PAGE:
Basically, it's like checking out a house you might buy. You can just drive past it, or even park on the street and take a look at the front yard, or even go inside. But you may not notice the water damage and fire damage in the kitchen, behind the walls. Still damaged, but you just couldn't look closely enough.

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For me even breathing deeply in the bakery or a few tiny crumbs finding their way into my food is cause for a major 5-7 day flare up. I have no idea what damage a crumb does to my intestines but I can tell you that a slice of pizza is in now way worth a week of debilitating pain and fatigue.

For what it's worth the Kinnikinnick pizza crusts are really good. I make myself pizza a couple times a week and these crusts make me happy.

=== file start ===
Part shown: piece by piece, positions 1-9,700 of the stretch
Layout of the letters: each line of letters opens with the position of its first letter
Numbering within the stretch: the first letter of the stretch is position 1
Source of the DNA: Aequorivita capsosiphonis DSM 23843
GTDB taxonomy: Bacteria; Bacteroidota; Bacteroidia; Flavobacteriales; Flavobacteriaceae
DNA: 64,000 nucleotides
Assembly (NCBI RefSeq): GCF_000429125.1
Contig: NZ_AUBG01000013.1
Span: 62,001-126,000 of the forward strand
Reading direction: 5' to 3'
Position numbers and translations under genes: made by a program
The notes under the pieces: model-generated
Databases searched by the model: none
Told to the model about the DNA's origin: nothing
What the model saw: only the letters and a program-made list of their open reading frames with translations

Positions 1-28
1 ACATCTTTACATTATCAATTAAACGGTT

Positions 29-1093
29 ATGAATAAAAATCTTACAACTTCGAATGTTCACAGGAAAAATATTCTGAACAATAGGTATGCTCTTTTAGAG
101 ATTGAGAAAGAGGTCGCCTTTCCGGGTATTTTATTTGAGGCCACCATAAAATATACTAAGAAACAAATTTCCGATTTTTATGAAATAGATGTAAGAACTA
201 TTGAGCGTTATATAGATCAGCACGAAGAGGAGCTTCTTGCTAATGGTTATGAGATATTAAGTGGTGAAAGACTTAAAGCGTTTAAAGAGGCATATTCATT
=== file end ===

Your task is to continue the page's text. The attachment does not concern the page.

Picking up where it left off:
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I think the flaw in your thinking is you are thinking about it as if the testing is perfect and able to see the slightest amount of damage. However the reality is that the testing is not very good yet and can easily miss damage that is patchy (when talking about the biopsy). You have 20 ft of intestines and the biospy cannot reach every inch of it. So just because tests may be negative doesn't mean there is no damage, it means the test is not perfect. If we could simulate damage in a test tube perhaps we would see damage easily from small amounts, but we would still need to put the sample under the microscope to see it. Never the less, eating pizza (even if once a year as a "treat") is NOT a small amount and would very clearly cause large amounts of damage and set-backs to your healing. It also could make you more suseptible to getting sick with something else. As an example from my own life the last time I had a large accidental glutening was when I ordered gluten-free pasta and they brought me real gluten pasta instead. I was so sick from that glutening that the following weak I got "a cold" which turned out to be brochitus and then turned into pneumonia, putting me in the hospital. I do not think this was just coincidence that I got very sick while my body was fighting a large accidental dose of gluten. I lost almost two months to being sick (all of November and the first few weeks of dec.) all because of a restaurant mistake. No way would I do that ON PURPOSE! Besides I can make a gluten-free pizza crust that is just as good (almost better!)as the crusts I used to make pre-gluten-free. Check out this recipe: http://www.kingarthurflour.com/recipes/gluten-free-pizza-crust-recipe My non-gluten-free husband loves this crust. I have tried many others and was disappointed but this one is the best. Just be sure to follow the directions carefully and if you use your own flour instead of the King Arthur flour make sure your rice is finely ground (I have heard you can grind it finer in an unused coffee grinder if you need to).